The State Education Department
State Review Officer
Application of a CHILD WITH A DISABILITY, by his parent, for review of a determination of a hearing officer relating to the provision of educational services by the New York City Department of Education
Mayerson & Associates, attorney for petitioner, Gary S. Mayerson, Esq., of counsel
Hon. Michael A. Cardozo, Corporation Counsel, attorney for respondent, Huria S. Naviwala, Esq., of counsel
Petitioner appeals from the decision of an impartial hearing officer which awarded petitioner reimbursement for the educational program and services provided to his son during the 2005-06 school year for which he submitted proof of payment and also ordered reimbursement for the educational program and services to be provided to the student during the summer upon petitioner submitting proof of payment of those expenditures. On appeal, petitioner seeks additional reimbursement for services provided to his son during the 2005-06 school year and contends that the impartial hearing officer failed to award reimbursement for transportation expenses. The appeal must be sustained in part.
At the time of the impartial hearing in May and June 2006, the student was 11 years old (see Parent Ex. B at p. 1). For the 2005-06 school year, the student attended the Carbone Clinic, received at-home applied behavioral analysis (ABA) services through privately-obtained providers, received occupational therapy at the McCarton Center, and received speech-language therapy through privately-obtained providers (Parent Exs. C; D; E). The student's classification and eligibility for special education programs and services as a student with autism are not in dispute in this appeal (see Parent Ex. B; 8 NYCRR 200.1[zz]).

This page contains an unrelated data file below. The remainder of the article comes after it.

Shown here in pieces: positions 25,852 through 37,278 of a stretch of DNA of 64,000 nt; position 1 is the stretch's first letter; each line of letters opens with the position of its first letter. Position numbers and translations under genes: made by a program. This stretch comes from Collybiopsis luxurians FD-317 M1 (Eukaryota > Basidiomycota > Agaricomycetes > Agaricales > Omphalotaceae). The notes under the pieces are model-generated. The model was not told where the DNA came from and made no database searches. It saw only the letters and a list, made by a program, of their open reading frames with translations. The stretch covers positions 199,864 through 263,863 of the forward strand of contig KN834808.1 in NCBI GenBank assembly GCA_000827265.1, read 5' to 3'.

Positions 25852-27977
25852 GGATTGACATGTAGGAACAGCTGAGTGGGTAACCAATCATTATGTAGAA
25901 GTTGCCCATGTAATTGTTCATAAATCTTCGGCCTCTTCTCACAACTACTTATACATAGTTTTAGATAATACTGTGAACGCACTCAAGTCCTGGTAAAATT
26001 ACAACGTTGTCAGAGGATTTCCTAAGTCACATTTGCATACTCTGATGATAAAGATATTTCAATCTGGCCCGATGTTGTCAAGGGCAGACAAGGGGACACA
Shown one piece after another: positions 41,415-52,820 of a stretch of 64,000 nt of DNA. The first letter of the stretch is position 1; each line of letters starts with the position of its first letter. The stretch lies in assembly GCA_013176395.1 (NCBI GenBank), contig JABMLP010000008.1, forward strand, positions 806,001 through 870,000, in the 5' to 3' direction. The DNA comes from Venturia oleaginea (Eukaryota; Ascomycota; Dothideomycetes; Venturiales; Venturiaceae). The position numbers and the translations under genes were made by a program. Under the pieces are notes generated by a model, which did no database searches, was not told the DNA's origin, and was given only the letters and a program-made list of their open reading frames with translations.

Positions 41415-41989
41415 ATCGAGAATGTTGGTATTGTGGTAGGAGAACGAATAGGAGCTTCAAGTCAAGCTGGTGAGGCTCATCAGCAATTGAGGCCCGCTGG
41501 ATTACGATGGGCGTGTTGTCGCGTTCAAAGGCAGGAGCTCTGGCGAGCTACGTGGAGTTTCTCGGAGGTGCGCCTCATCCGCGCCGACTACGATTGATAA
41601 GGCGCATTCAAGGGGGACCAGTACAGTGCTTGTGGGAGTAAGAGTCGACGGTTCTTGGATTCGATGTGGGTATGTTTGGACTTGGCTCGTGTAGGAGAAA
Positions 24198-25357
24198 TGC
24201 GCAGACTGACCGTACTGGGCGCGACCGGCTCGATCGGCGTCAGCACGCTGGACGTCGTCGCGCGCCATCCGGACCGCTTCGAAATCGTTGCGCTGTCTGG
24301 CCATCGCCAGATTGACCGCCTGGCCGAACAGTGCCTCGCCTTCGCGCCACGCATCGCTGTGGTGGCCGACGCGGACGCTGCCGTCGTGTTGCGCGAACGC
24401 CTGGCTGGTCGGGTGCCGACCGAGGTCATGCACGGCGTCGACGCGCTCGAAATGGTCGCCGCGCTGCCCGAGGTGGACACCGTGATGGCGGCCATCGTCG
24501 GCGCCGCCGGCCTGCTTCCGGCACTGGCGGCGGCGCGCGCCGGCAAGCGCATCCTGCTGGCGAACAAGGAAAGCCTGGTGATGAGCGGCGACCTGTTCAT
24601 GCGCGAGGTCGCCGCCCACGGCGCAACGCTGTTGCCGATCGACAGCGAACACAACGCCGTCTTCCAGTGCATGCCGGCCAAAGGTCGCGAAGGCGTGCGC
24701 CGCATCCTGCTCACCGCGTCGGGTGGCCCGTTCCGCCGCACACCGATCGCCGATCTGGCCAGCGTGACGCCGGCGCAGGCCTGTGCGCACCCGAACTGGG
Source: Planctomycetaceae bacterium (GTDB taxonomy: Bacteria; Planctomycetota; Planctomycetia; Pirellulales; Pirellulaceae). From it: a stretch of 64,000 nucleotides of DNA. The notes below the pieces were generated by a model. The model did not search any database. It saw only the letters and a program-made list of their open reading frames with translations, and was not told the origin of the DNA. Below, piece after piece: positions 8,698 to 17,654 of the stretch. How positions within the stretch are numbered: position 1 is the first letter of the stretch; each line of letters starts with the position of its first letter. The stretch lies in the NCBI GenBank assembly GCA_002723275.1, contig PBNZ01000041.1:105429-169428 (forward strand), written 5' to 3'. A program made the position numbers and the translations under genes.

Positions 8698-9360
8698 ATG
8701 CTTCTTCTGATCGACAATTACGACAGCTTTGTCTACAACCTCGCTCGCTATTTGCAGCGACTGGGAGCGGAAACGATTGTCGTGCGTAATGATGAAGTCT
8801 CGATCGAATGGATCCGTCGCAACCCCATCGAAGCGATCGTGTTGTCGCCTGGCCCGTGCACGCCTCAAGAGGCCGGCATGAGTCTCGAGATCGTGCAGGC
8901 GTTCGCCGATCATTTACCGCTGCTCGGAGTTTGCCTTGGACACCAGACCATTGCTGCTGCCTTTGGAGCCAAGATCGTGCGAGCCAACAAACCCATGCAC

In a prior unappealed decision dated November 18, 2005, an impartial hearing officer (Hearing Officer 1) found that respondent failed to offer the student a free appropriate public education (FAPE) for the 2005-06 school year, and he determined that the student's placement at the Carbone Clinic and his "at home program" were appropriate (Parent Ex. J at p. 11). Hearing Officer 1 ordered respondent to pay for the student's services at the Carbone Clinic and pay the service provider of the student's at-home ABA instruction for the 2005-06 school year (id. at pp. 12-13). He "denied without prejudice" petitioner's request for funding for the student's occupational therapy and speech-language therapy services because petitioner failed to submit any evidence about those services at the impartial hearing (Hearing 1) (id. at p. 12).